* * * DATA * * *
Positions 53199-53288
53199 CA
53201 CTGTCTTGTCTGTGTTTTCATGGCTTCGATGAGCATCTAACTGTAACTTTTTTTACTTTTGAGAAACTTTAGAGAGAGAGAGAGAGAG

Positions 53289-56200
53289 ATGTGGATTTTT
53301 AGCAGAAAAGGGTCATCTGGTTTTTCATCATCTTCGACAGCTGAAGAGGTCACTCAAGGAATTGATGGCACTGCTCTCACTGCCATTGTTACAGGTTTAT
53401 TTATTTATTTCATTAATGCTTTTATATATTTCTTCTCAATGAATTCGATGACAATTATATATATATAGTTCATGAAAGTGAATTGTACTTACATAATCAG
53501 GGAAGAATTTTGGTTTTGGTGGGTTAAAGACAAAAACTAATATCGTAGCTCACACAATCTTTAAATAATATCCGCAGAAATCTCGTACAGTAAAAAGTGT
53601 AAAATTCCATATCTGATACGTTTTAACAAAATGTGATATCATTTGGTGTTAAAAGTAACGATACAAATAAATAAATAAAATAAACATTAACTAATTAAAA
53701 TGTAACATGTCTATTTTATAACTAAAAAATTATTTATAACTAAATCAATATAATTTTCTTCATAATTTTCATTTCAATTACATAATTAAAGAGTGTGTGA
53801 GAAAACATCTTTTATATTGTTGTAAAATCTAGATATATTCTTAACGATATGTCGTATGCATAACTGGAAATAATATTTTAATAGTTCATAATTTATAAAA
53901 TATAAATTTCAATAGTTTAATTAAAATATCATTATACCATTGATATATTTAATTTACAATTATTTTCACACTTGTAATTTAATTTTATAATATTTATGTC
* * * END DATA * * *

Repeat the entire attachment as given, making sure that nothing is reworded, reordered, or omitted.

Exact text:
Positions 53199-53288
53199 CA
53201 CTGTCTTGTCTGTGTTTTCATGGCTTCGATGAGCATCTAACTGTAACTTTTTTTACTTTTGAGAAACTTTAGAGAGAGAGAGAGAGAG

Positions 53289-56200
53289 ATGTGGATTTTT
53301 AGCAGAAAAGGGTCATCTGGTTTTTCATCATCTTCGACAGCTGAAGAGGTCACTCAAGGAATTGATGGCACTGCTCTCACTGCCATTGTTACAGGTTTAT
53401 TTATTTATTTCATTAATGCTTTTATATATTTCTTCTCAATGAATTCGATGACAATTATATATATATAGTTCATGAAAGTGAATTGTACTTACATAATCAG
53501 GGAAGAATTTTGGTTTTGGTGGGTTAAAGACAAAAACTAATATCGTAGCTCACACAATCTTTAAATAATATCCGCAGAAATCTCGTACAGTAAAAAGTGT
53601 AAAATTCCATATCTGATACGTTTTAACAAAATGTGATATCATTTGGTGTTAAAAGTAACGATACAAATAAATAAATAAAATAAACATTAACTAATTAAAA
53701 TGTAACATGTCTATTTTATAACTAAAAAATTATTTATAACTAAATCAATATAATTTTCTTCATAATTTTCATTTCAATTACATAATTAAAGAGTGTGTGA
53801 GAAAACATCTTTTATATTGTTGTAAAATCTAGATATATTCTTAACGATATGTCGTATGCATAACTGGAAATAATATTTTAATAGTTCATAATTTATAAAA
53901 TATAAATTTCAATAGTTTAATTAAAATATCATTATACCATTGATATATTTAATTTACAATTATTTTCACACTTGTAATTTAATTTTATAATATTTATGTC